In pertinent part, a notice of removal must "be filed within thirty days after the receipt by the defendant, through service or otherwise, of a copy of the initial pleading setting forth the claim for relief upon which such action or proceeding is based . . . ." 28 U.S.C. § 1446(b). And "the removing party bears the burden of establishing the propriety of removal." Cmiech v. Electrolux Home Products, Inc., 520 F. Supp. 2d 671, 672 (M.D. Pa. 2007).

Plaintiff first argues that removal was untimely because Defendant could have removed the action after it was filed in the magisterial district court. The argument is vague, but we take it to mean that Defendant failed to comply with the thirty-day deadline in section 1446(b) for removing an action, as the filing date of the magisterial district court action was March 31, 2009, and removal was not accomplished until July 28, 2009, some four months later.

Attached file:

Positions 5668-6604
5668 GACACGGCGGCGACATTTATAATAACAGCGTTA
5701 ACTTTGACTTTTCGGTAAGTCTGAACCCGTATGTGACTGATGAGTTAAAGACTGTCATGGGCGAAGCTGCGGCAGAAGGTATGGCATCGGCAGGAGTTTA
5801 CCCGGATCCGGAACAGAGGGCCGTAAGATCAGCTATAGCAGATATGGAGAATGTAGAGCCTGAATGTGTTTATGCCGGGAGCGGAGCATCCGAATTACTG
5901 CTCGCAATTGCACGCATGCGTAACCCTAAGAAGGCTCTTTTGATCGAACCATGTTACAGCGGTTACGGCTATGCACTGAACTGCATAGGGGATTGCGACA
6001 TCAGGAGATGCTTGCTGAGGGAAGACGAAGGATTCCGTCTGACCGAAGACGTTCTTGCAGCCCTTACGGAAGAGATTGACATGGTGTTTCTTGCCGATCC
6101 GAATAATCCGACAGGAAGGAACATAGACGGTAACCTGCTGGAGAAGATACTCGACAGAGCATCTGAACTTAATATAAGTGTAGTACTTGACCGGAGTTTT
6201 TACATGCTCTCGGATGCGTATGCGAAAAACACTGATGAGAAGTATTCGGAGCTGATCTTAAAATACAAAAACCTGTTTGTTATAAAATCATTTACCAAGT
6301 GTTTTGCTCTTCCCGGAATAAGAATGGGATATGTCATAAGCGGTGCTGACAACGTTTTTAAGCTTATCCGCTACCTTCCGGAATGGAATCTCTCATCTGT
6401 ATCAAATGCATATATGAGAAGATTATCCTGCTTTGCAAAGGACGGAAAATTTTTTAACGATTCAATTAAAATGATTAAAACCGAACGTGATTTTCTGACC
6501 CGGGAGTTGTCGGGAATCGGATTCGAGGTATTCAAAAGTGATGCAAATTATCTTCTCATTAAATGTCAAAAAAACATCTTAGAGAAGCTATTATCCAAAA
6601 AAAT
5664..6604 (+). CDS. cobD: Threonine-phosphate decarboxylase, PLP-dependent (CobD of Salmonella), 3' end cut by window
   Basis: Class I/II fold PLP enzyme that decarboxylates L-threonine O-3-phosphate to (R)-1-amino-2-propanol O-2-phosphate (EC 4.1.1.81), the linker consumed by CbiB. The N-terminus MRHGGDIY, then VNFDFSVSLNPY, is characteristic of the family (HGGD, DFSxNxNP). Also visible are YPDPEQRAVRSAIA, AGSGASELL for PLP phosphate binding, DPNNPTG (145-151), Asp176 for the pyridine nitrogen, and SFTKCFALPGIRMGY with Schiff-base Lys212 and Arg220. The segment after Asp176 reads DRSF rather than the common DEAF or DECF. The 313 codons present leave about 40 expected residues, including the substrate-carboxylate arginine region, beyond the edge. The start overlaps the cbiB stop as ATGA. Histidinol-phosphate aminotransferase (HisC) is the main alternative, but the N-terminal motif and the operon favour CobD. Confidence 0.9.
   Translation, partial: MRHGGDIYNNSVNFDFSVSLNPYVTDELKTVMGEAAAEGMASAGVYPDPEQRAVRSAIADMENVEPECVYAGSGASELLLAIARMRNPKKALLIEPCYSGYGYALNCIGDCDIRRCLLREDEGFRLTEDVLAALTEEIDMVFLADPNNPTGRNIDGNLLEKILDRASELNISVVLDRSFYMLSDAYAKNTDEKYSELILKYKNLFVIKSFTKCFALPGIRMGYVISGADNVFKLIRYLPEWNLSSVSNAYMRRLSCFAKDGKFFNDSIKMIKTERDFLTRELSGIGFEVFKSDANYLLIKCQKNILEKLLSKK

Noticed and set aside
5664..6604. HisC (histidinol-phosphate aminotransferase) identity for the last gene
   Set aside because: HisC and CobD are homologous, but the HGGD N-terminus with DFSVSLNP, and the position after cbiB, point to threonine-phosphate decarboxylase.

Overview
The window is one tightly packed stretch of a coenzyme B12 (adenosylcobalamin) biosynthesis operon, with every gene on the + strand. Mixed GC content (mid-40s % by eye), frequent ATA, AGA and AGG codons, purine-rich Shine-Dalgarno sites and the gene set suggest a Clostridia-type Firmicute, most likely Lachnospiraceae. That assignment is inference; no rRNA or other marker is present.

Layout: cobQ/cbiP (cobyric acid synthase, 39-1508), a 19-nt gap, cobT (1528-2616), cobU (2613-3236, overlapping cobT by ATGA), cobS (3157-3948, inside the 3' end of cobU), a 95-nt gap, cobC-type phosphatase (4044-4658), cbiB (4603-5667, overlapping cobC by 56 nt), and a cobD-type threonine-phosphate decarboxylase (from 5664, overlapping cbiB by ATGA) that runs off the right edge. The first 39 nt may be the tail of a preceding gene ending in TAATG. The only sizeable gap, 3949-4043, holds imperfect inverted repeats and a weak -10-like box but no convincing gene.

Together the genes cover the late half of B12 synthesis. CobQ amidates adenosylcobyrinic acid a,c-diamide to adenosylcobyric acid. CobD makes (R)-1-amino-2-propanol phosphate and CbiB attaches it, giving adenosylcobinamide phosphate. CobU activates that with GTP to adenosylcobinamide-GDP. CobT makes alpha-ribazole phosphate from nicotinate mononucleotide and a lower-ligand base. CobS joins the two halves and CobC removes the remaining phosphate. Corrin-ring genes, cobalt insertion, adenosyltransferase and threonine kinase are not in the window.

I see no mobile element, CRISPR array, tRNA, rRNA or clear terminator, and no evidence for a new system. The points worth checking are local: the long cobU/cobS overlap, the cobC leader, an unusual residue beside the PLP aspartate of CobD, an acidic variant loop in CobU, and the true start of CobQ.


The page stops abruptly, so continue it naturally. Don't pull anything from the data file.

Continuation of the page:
We reject this argument based on the procedural history of the case in state court. The magisterial district judge dismissed the complaint before him without prejudice. Plaintiff then filed a new action in the court of common pleas on July 2, 2009. Under section 1446(b), this is the initial pleading for the purpose of the thirty-day removal period. See Manze v. State Farm Ins. Co., 817 F.2d 1062, 1069 (3d Cir. 1987)(removal was timely because second state-court petition to appoint a neutral arbitrator, even though filed under the old docket number, was a new action that restarted the thirty-day removal period, noting that the first such petition had been dismissed). See also Berbig v. Sears Roebuck & Co., 568 F. Supp. 2d 1033, 1035-36 (D. Minn. 2008) (initial pleading for thirty-day removal period was the Minnesota state-court action, not the previous Illinois state-court action dismissed without prejudice on the basis of forum non conveniens) (citing Manze). Since Defendant removed the action on July 28, 2009, it certainly met the thirty-day deadline for removal, even without taking into consideration its allegation that its receipt of the complaint was on July 9, 2009.